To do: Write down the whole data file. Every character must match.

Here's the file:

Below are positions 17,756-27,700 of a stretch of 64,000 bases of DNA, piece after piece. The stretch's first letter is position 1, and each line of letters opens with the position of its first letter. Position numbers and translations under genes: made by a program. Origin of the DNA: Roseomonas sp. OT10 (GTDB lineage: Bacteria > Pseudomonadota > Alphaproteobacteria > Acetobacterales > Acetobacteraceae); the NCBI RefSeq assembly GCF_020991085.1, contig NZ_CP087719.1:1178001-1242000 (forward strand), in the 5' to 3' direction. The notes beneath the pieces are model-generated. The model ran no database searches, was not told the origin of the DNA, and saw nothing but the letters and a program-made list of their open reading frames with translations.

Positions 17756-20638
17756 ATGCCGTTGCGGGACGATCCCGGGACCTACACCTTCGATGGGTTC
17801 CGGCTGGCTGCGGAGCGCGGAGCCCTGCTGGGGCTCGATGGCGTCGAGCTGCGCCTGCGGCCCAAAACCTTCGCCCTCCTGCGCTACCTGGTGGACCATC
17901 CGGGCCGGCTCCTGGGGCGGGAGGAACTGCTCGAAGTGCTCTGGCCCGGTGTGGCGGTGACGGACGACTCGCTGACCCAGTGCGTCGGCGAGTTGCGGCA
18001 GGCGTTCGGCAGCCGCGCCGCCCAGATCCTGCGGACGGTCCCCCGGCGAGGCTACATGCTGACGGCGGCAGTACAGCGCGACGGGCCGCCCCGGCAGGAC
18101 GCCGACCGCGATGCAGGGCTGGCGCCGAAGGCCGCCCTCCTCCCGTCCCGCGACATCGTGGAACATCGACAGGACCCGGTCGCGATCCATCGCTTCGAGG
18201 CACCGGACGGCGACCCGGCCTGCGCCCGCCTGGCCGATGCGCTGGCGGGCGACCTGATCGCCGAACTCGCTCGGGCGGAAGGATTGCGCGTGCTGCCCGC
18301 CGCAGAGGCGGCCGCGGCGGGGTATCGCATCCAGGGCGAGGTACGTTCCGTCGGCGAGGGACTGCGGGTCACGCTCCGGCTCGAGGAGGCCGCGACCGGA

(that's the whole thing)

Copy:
Below are positions 17,756-27,700 of a stretch of 64,000 bases of DNA, piece after piece. The stretch's first letter is position 1, and each line of letters opens with the position of its first letter. Position numbers and translations under genes: made by a program. Origin of the DNA: Roseomonas sp. OT10 (GTDB lineage: Bacteria > Pseudomonadota > Alphaproteobacteria > Acetobacterales > Acetobacteraceae); the NCBI RefSeq assembly GCF_020991085.1, contig NZ_CP087719.1:1178001-1242000 (forward strand), in the 5' to 3' direction. The notes beneath the pieces are model-generated. The model ran no database searches, was not told the origin of the DNA, and saw nothing but the letters and a program-made list of their open reading frames with translations.

Positions 17756-20638
17756 ATGCCGTTGCGGGACGATCCCGGGACCTACACCTTCGATGGGTTC
17801 CGGCTGGCTGCGGAGCGCGGAGCCCTGCTGGGGCTCGATGGCGTCGAGCTGCGCCTGCGGCCCAAAACCTTCGCCCTCCTGCGCTACCTGGTGGACCATC
17901 CGGGCCGGCTCCTGGGGCGGGAGGAACTGCTCGAAGTGCTCTGGCCCGGTGTGGCGGTGACGGACGACTCGCTGACCCAGTGCGTCGGCGAGTTGCGGCA
18001 GGCGTTCGGCAGCCGCGCCGCCCAGATCCTGCGGACGGTCCCCCGGCGAGGCTACATGCTGACGGCGGCAGTACAGCGCGACGGGCCGCCCCGGCAGGAC
18101 GCCGACCGCGATGCAGGGCTGGCGCCGAAGGCCGCCCTCCTCCCGTCCCGCGACATCGTGGAACATCGACAGGACCCGGTCGCGATCCATCGCTTCGAGG
18201 CACCGGACGGCGACCCGGCCTGCGCCCGCCTGGCCGATGCGCTGGCGGGCGACCTGATCGCCGAACTCGCTCGGGCGGAAGGATTGCGCGTGCTGCCCGC
18301 CGCAGAGGCGGCCGCGGCGGGGTATCGCATCCAGGGCGAGGTACGTTCCGTCGGCGAGGGACTGCGGGTCACGCTCCGGCTCGAGGAGGCCGCGACCGGA